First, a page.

Joy Taney: Son of Babylon is my prequel to the Book of Ezra. It takes place in 500 BC, when the Hebrews were forced out of their home city of Judah to live in Babylon as second-class citizens. It follows Zerubbabel, who will eventually become the man to free the Hebrews, in his younger years and sees him start to take a hand in Hebrew history. The first thing on his task list is to ferret out the mole in his community who is secretly working for the shah of Babylon.
The inspiration for Son of Babylon was actually something that happened 2000 years before, involving the mysterious, marauding Sea People. There was a quote by Rameses III about them, "No land could stand before their arms... They laid their hands upon the land to the ends of the earth." Tell me that doesn't send chills up your spine! Originally the story would have taken place in 2500 BC and been about a farmboy who encountered the Sea People, but when I was researching Assyrian names I came across the history of Zerubbabel and realized that would make for a much more interesting topic. No one's told any stories about the events I'm covering since the writers of the Bible, so I have a lot of untouched material to play with.
Surfing the Bleed: What creative and historical influences are you drawing from for Son of Babylon?
Joy Taney: I've been developing this story for almost a year now, and the hardest part is the research. For instance, my best friend wants to do a comic that takes place during the French Revolution. She can get books on the historical clothing, take a virtual tour of Versailles, and if she was really hard up, she could go on Wikipedia. I don't have it anywhere as lucky. In a year, I've acquired only four books on the time period and a handful of websites. One of my biggest resources has been the Bible itself. You can agree or disagree with what it has to say theologically, but the records kept on the time period I'm studying were pretty detailed. There are some things in Son of Babylon that are intentionally historically inaccurate, like how all of the carts in my rendition of Babylon are actually Roman carts, because I can't find any pictures of Babylonian carts. Most of the inaccuracies I am aware of, and use for dramatic purposes. The creative part comes in when I not only have to weave a story around this series of historical events, but when I come to a piece of history, mostly visual, that I don't have any information on. Luckily Babylon has its own aesthetics and I'm learning to fake it convincingly.
Surfing the Bleed: You identify yourself as reform Jewish. Can you speak a bit about your journey through your faith, how it affects your life and how it influences your work?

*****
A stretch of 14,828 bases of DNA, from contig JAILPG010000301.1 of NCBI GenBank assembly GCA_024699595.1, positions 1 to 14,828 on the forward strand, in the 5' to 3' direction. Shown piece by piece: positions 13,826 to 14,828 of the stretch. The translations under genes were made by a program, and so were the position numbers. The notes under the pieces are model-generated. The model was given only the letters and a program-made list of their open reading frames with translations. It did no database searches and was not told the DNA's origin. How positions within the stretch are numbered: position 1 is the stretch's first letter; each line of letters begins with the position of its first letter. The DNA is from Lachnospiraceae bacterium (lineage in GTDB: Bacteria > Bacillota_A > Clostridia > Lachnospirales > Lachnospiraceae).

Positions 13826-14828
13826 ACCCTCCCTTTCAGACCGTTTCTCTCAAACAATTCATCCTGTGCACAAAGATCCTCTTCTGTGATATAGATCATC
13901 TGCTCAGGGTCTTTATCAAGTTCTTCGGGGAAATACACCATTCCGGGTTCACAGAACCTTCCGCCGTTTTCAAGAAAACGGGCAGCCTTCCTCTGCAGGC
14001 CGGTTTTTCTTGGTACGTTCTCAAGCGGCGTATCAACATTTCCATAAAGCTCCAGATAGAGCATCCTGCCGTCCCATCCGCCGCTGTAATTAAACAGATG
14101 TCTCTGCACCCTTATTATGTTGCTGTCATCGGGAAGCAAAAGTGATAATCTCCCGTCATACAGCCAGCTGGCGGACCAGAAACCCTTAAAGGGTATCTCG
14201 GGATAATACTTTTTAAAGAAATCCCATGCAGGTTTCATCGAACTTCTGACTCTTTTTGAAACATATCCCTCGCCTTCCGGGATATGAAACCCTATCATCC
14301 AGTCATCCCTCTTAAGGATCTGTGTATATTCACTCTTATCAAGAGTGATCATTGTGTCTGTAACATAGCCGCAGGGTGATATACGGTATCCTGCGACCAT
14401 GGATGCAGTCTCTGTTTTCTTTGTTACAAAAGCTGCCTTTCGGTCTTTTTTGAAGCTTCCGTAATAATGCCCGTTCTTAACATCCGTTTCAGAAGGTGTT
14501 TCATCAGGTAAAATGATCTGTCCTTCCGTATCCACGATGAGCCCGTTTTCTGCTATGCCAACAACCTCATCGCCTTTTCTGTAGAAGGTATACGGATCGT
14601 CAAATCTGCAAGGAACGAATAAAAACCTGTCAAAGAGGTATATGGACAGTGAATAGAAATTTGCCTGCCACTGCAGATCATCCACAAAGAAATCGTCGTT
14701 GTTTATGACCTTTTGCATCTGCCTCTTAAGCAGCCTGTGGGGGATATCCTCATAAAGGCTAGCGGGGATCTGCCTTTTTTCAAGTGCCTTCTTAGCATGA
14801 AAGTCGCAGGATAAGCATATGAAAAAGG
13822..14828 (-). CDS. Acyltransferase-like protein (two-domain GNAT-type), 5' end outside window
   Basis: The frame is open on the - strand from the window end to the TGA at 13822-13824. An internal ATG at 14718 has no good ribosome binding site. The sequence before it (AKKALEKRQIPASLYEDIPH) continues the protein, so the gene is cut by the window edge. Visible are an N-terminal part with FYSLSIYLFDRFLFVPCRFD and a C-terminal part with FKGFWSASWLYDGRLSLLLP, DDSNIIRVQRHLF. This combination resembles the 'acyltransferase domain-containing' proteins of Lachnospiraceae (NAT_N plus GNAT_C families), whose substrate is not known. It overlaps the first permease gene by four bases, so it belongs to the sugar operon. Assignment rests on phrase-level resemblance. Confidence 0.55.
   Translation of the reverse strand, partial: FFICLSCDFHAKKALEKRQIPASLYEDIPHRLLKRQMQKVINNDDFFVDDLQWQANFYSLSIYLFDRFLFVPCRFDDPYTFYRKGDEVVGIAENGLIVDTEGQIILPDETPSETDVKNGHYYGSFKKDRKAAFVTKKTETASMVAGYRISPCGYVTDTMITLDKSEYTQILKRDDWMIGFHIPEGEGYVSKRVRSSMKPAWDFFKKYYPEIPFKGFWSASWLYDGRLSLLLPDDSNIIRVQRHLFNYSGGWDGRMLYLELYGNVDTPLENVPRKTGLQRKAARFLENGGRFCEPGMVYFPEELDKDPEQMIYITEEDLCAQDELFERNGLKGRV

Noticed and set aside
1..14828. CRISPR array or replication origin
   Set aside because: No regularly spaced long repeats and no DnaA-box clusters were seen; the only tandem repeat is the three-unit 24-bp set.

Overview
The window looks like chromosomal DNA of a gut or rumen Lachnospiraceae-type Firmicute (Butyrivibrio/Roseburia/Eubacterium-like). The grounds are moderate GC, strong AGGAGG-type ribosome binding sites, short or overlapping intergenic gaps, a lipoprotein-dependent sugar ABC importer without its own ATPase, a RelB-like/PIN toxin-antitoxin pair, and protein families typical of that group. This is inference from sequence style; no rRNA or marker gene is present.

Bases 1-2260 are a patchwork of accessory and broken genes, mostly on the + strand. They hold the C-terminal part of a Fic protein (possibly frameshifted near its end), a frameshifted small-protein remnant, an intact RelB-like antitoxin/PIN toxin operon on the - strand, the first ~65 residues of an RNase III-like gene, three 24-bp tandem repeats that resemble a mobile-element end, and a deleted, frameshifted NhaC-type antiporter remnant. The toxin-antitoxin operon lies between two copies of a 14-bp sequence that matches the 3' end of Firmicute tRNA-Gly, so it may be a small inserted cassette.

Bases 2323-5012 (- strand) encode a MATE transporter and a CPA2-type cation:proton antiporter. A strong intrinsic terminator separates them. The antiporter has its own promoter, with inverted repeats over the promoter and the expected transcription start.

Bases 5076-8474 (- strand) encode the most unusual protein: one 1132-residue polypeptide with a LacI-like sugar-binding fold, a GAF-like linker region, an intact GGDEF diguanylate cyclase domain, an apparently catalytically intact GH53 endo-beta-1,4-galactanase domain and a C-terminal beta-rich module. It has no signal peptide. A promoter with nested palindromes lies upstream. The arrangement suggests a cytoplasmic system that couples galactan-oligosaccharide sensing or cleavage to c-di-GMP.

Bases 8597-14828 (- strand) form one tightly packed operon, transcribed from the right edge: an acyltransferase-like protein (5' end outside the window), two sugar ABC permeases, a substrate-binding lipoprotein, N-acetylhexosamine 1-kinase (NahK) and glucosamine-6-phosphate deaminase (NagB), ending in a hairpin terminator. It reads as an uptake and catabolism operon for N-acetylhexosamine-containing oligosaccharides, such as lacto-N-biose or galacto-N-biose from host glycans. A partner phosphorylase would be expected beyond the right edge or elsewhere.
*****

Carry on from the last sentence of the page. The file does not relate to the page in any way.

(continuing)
Joy Taney: I came from a family that took a broad variety of influences into their faith. Every Passover seder, my grandfather, an environmental scientist, would loudly proclaim that the God he worshiped was not a little man in the clouds taking notes on everything bad that you did. My mother was, in college, part of a Hindu cult, and my father went to Catholic school, and I studied Theosophy for a while. It kept me very open-minded and I have had the opportunity to see a lot of different faiths in action. Jewish culture encourages intelligence and analysis--one of the most respected things you can do is become a Rabbi so you can analyze the hidden meanings of the Torah all day. I take a scientific approach to faith, and that's perfectly acceptable within the religion. It also allows me to look at the Bible, a major part of my research for this book, as not only a religious text but as a historical one as well as a guide to the culture at the time it was written.
Surfing the Bleed: Talk a bit, if you would, about the process of creating the pitch for Son of Babylon and what the reaction to it has been so far. Also, you're in competition for some grants for your work due to the nature of the subject matter, correct?
Joy Taney: I've worked on my pitch packets with a few people looking over my shoulder, chief among them Cully Hamner. I try to market them in eye-catching ways--Matt Kindt's creative designs inspired me to wrap the physical packets in actual papyrus, which I would cut down to size and print designs out on. The reactions I get from publishers have been two-fold--everyone finds the pitch and sample pages to be very exciting, but so far none of them have said it was a good fit for the company. I showed Scott Allie of Dark Horse my packet, for instance, and he was very enthusiastic, but when it came down to it, Son of Babylon just wasn't in the direction Dark Horse is moving. As for grants, I'm trying to find the right organization for Hebrew history that would be interested in the comic.